Of course I understand that arguing for regulation as a means of reducing harm should encourage politicians towards reform.  I’m all for that but we don’t have to exaggerate the health harms and overlook the massive social harms in order to do that. However, it’s blindingly obvious that decisions on drugs policy are not made rationally, so what’s the point?  Our politicians have failed to act on cannabis law reform, despite the solution to the harms of the criminal market being obvious for more than 30 years. Ministers are completely disinterested in effective drugs policy. The truth about their attitude is best illustrated by the Psychoactive Substances Act. This disastrous legislation is regarded as a success because it has taken the sale of NPS off the high street and driven it underground. This is all that ministers care about. They have been seen to do something and these drugs are no longer so obviously available. They really don’t give a damn that use has increased, harms have multiplied and deaths are becoming increasingly common.

Where the Volteface report actually takes us backwards is its pandering to renewed reefer madness and vast exaggeration of the harms of cannabis.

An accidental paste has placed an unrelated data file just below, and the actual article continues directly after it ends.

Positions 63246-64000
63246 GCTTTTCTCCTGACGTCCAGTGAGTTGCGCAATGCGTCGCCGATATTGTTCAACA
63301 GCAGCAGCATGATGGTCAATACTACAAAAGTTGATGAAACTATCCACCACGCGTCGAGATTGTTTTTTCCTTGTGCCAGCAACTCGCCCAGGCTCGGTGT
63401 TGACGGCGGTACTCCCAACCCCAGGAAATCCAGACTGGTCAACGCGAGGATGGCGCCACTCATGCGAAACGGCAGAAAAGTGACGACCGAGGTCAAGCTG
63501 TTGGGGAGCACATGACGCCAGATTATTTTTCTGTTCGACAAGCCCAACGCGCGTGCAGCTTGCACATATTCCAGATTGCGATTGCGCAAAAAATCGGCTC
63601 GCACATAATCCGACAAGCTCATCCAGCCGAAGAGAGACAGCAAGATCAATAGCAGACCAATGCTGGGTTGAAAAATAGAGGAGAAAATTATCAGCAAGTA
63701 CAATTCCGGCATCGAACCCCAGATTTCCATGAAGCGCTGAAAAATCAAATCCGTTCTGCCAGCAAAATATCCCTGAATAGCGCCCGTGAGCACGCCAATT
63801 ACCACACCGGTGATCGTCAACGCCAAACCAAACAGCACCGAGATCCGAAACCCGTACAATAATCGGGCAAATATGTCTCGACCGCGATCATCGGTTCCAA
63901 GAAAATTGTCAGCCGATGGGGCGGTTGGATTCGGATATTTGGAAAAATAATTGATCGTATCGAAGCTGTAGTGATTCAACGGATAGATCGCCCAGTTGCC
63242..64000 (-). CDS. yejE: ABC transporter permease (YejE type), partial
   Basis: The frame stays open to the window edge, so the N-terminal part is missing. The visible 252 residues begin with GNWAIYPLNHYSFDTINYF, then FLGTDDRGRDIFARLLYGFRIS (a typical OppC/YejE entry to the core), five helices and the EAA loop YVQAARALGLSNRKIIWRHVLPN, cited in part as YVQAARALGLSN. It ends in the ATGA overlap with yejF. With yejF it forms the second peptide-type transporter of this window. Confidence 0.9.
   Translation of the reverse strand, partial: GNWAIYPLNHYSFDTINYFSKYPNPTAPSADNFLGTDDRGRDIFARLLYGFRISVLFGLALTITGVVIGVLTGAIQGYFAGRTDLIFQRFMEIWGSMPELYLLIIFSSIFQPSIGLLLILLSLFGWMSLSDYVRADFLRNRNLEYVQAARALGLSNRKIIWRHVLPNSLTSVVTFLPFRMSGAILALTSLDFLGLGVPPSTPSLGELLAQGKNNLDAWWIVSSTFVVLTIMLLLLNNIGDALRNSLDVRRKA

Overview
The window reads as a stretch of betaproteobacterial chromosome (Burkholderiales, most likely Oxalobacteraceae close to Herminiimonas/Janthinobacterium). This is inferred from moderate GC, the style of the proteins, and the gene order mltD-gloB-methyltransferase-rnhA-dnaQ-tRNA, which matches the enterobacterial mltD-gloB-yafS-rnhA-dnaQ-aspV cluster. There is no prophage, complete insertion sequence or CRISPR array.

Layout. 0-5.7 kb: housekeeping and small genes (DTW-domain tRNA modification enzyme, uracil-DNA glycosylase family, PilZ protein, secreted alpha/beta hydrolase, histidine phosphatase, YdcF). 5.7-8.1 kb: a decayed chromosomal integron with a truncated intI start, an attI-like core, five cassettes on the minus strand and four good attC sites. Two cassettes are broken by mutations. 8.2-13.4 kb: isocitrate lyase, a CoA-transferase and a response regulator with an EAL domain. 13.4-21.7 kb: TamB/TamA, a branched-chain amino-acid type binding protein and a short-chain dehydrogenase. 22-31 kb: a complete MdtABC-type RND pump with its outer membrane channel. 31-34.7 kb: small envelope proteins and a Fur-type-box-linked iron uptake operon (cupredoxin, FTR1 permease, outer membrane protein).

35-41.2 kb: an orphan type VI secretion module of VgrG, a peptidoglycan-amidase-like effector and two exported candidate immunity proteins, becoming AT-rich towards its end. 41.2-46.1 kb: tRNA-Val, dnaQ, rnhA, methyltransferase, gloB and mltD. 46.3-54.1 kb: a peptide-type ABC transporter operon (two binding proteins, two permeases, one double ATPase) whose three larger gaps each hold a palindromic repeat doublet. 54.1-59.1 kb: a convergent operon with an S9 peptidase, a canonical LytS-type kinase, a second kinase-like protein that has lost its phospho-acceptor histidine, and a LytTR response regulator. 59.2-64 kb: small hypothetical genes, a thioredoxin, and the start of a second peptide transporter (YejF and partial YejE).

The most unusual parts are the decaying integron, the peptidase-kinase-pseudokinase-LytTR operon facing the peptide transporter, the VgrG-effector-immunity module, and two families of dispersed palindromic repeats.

Correct, cannabis can be harmful to a tiny minority of consumers. All the speculative studies from Robin Murray and his team at the Institute of Psychiatry, all the scaremongering hyperbole in what is presented as ‘scientific’ evidence, all the esoteric, statistical tricks that create alarming headlines – none of these can change the hard facts of how infinitesimal is the number of people whose health is genuinely impaired by cannabis.

It’s ‘young people’ that all the concern is about but in the last five years there has been an average of just 28 cases per year of cannabis-induced psychosis – a tragedy for the individuals but a problem that is irrelevant in public health terms:

For the entire population the total number of finished admission episodes (FAE) for ‘mental and behavioural problems due to use of cannabinoids’ in 2015 – 16 was 1606.  A very long way from a problem of huge significance and you don’t be have to be an expert to realise that a very large proportion of those are due to ‘Spice’, suynthtrci cannabinoids which can have severe health effects.

For GP and community health treatment, Public Health England’s own data shows that 89% of under-18s in treatment are coerced into it, only in 11% of cases does the patient themselves or their families believe they need it: See table 2.4.1

I welcome any new entrant to the drugs policy reform movement. We need all the help we can get but all Volteface has done since its inception is repeat the work already done by other groups. Now it is pursuing the same flawed and misguided route as Transform. It’s worth repeating – cannabis doesn’t need to be regulated because it is dangerous, it isn’t, cannabis needs to regulated because prohibition is dangerous.

US Surgeon General Joycelyn Elders